Thursday, March 13, 2008

The Snow Man

Wallace Stevens

One must have a mind of winter
To regard the frost and the boughs
Of the pine-trees crusted with snow;

And have been cold a long time
To behold the junipers shagged with ice,
The spruces rough in the distant glitter

Of the January sun; and not to think
Of any misery in the sound of the wind,
In the sound of a few leaves,

Which is the sound of the land
Full of the same wind
That is blowing in the same bare place

For the listener, who listens in the snow,
And, nothing himself, beholds
Nothing that is not there and the nothing that is.

1 comment:

dan said...

from Now and Then: The Poet's Choice Columns, 1997-2000 by Robert Hass

From the book's intro:

This is a book of poems and small essays about them written over a period of about two years. It came about because Nina King, then literary editor of the Washington Post, invited me to write a weekly column for the Post’s Book World, The idea was that I would, each week, select a poem and comment on it. The aim was to introduce poetry to people who had never read it at all; to reintroduce it to people who had read it in school but had gotten out of the habit and, having an impulse to find their way back to it, didn’t know where to start; and to give people who did read poetry some poems and ideas about poems to think about.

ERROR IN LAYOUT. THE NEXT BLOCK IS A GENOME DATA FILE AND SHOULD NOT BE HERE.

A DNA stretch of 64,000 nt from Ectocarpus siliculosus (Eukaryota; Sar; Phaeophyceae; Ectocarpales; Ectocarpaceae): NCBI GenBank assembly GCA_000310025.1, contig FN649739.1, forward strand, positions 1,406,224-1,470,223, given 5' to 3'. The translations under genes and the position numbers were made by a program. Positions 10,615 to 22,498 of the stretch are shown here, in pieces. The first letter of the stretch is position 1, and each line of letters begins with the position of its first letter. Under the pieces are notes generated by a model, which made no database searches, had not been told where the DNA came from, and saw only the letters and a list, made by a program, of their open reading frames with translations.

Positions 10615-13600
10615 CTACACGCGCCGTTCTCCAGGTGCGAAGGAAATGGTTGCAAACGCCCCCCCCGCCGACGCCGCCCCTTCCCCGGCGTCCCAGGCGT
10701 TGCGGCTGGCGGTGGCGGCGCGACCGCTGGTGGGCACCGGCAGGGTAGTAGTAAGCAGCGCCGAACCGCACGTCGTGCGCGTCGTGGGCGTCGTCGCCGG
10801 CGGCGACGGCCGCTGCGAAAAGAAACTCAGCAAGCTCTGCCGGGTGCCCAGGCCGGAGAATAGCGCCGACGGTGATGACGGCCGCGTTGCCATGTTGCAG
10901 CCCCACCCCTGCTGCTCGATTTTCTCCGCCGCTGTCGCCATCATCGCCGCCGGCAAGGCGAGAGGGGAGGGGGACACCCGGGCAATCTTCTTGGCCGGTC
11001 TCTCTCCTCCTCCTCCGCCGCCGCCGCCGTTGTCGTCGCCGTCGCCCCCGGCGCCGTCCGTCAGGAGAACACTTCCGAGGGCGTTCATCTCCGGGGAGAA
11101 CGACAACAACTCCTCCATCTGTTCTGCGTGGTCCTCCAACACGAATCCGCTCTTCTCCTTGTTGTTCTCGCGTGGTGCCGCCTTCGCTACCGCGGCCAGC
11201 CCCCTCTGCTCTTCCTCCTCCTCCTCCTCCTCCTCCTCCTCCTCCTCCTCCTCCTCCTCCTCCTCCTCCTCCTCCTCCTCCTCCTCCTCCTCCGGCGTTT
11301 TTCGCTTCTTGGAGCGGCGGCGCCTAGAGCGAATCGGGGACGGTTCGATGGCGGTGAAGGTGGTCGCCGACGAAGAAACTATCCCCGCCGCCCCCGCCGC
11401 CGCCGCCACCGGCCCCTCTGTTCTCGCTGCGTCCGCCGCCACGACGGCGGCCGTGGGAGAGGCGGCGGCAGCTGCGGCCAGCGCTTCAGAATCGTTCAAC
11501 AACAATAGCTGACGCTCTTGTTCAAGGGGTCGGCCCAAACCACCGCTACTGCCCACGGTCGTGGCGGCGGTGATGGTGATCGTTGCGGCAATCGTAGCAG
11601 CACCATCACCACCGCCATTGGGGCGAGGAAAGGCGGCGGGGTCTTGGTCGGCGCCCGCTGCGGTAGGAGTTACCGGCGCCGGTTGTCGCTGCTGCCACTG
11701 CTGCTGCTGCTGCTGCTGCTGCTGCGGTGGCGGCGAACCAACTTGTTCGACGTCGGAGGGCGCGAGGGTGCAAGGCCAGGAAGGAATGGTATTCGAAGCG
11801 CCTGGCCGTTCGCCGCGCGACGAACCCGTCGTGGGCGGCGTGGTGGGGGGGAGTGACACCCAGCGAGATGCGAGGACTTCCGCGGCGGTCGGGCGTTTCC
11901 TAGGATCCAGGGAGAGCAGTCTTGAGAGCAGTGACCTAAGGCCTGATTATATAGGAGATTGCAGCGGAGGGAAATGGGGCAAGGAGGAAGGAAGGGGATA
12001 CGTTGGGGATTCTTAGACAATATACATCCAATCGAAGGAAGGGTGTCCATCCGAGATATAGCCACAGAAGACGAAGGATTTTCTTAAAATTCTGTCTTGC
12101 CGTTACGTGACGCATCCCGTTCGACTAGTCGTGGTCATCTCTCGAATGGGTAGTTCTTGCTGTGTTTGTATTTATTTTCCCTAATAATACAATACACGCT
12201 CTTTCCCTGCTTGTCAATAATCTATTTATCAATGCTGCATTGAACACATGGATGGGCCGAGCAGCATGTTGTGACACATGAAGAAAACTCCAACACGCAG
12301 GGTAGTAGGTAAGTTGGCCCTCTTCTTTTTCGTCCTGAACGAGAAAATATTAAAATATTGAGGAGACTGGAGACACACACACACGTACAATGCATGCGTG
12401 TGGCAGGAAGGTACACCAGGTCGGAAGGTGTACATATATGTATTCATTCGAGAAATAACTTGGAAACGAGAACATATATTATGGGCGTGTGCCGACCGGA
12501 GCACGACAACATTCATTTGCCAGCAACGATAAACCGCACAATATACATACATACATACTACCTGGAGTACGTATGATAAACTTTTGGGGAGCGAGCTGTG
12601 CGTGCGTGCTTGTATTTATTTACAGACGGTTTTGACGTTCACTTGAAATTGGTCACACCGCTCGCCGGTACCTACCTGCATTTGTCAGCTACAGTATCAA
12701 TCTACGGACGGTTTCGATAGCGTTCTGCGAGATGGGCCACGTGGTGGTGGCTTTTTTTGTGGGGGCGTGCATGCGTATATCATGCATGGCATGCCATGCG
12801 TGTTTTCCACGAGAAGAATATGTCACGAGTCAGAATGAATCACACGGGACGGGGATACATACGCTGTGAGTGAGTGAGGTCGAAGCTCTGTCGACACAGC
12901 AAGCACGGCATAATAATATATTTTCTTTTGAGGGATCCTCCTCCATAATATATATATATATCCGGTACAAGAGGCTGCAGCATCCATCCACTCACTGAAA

... I was surprised, rereading the assembled pieces, by how much it resembled a Book of Hours. The reader of it watches the year turn, and the form invites short readings, meditations to be undertaken daily or weekly in quiet times. And, of course, it would be pleasing to me if it were read this way, since that’s the way in which I myself read poetry.

I wrote the column this way because the sense of time in them is one of the things I like about newspapers.

... So this, it turns out, is a book about time.

Washington Post Book World

Poet's Choice archive: Washington Post: Poet's Choice.